Erich Fromm (1900-1980) was a prominent sociologist and psychotherapist and one of the leading critics of late capitalism. Modern life, Fromm thought, is not propitious for the development of human potentialities. In it the profit motive reigns supreme; all things become commodities, including roles and personalities; people accommodate themselves unthinkingly to an overly commercialized and acquisitive social order; work for many is sheer tedium; and the incentives merely to fit in and become like everyone else are too great to be combatted. These ideas are fleshed out in books such as The Sane Society, Man For Himself, Escape From Freedom, and To Have Or To Be?
According to Fromm, one of the symptoms of our collective pathology is the constant urge to consume stuff. We consume everything "with voracity -- liquor, cigarettes, movies, television, lectures, books, art exhibits, sex; everything is transformed into an article of consumption." Behind this consumptive frenzy, he thought, lies an inner vacuity, an incapacity of people to be autonomous, to be truly productive citizens and unique selves. The perennial challenge is to imagine an alternative existence for ourselves -- one that is ever more intelligent, humane and compassionate.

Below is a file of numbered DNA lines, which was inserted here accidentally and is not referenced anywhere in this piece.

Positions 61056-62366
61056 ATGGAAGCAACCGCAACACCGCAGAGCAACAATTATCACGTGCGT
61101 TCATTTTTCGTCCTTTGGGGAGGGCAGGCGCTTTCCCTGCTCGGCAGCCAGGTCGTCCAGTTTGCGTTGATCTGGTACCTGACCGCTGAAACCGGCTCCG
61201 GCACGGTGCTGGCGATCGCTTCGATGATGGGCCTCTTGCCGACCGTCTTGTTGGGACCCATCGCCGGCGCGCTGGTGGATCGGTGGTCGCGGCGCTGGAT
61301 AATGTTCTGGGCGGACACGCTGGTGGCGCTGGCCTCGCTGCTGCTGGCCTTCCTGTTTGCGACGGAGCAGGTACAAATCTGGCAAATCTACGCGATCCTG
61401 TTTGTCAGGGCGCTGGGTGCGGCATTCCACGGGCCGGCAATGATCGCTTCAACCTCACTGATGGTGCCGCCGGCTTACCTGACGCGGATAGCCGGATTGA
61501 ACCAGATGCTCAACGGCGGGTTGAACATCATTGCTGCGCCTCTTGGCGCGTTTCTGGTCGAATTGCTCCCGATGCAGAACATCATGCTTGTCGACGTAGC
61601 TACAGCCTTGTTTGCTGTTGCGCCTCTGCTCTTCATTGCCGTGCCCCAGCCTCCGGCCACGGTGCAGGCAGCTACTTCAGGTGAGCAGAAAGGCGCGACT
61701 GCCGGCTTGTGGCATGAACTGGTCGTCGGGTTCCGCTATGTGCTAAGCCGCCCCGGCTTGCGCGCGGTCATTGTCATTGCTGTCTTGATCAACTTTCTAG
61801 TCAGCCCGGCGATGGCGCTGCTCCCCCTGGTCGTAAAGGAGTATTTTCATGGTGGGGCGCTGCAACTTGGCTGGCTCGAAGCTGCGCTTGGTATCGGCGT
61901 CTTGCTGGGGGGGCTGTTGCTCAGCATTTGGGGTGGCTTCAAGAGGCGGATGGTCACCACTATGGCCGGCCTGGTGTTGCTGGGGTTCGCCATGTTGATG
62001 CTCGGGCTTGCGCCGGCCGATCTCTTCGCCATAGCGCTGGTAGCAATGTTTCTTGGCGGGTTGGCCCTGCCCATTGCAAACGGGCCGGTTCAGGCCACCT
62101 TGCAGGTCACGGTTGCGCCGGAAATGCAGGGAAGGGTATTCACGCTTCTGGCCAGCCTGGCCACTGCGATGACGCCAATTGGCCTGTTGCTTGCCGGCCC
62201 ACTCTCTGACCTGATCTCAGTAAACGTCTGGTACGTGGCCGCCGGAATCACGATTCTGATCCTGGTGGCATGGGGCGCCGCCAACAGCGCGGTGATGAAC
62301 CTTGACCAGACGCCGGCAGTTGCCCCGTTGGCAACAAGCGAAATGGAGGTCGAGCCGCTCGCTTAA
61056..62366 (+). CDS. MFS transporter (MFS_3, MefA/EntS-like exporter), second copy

The passages below elaborate upon these themes.
On Disobedience and Other Essays (Seabury Press, 1981):
"Modern society creates a type of man whom I have earlier called the homo consumens -- the consumer man whose main interest becomes, aside from working from nine to five, to consume.